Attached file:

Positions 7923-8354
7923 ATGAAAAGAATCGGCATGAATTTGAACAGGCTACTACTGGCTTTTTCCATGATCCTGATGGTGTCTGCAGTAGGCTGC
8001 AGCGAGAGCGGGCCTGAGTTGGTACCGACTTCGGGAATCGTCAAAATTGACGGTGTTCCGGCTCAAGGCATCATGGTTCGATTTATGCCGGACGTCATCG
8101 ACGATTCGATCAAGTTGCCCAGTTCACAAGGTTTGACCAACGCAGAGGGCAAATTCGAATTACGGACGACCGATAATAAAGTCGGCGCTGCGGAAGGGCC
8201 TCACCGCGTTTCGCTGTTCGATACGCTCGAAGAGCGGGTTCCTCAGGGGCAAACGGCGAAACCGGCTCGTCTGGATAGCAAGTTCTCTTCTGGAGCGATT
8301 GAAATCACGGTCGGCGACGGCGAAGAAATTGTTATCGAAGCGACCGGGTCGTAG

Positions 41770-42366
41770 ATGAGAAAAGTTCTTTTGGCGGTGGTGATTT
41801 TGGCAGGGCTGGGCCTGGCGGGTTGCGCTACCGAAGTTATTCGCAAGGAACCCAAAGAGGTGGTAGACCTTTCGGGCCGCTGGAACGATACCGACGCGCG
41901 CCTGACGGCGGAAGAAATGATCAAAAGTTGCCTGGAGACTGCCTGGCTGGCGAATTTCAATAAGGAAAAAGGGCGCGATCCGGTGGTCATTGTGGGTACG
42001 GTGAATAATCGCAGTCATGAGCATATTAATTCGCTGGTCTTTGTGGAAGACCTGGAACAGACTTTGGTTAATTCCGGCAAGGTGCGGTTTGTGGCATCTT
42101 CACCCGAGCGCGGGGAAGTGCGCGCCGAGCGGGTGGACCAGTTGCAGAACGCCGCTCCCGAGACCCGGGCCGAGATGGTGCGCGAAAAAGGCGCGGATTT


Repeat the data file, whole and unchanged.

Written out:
Positions 7923-8354
7923 ATGAAAAGAATCGGCATGAATTTGAACAGGCTACTACTGGCTTTTTCCATGATCCTGATGGTGTCTGCAGTAGGCTGC
8001 AGCGAGAGCGGGCCTGAGTTGGTACCGACTTCGGGAATCGTCAAAATTGACGGTGTTCCGGCTCAAGGCATCATGGTTCGATTTATGCCGGACGTCATCG
8101 ACGATTCGATCAAGTTGCCCAGTTCACAAGGTTTGACCAACGCAGAGGGCAAATTCGAATTACGGACGACCGATAATAAAGTCGGCGCTGCGGAAGGGCC
8201 TCACCGCGTTTCGCTGTTCGATACGCTCGAAGAGCGGGTTCCTCAGGGGCAAACGGCGAAACCGGCTCGTCTGGATAGCAAGTTCTCTTCTGGAGCGATT
8301 GAAATCACGGTCGGCGACGGCGAAGAAATTGTTATCGAAGCGACCGGGTCGTAG

Positions 41770-42366
41770 ATGAGAAAAGTTCTTTTGGCGGTGGTGATTT
41801 TGGCAGGGCTGGGCCTGGCGGGTTGCGCTACCGAAGTTATTCGCAAGGAACCCAAAGAGGTGGTAGACCTTTCGGGCCGCTGGAACGATACCGACGCGCG
41901 CCTGACGGCGGAAGAAATGATCAAAAGTTGCCTGGAGACTGCCTGGCTGGCGAATTTCAATAAGGAAAAAGGGCGCGATCCGGTGGTCATTGTGGGTACG
42001 GTGAATAATCGCAGTCATGAGCATATTAATTCGCTGGTCTTTGTGGAAGACCTGGAACAGACTTTGGTTAATTCCGGCAAGGTGCGGTTTGTGGCATCTT
42101 CACCCGAGCGCGGGGAAGTGCGCGCCGAGCGGGTGGACCAGTTGCAGAACGCCGCTCCCGAGACCCGGGCCGAGATGGTGCGCGAAAAAGGCGCGGATTT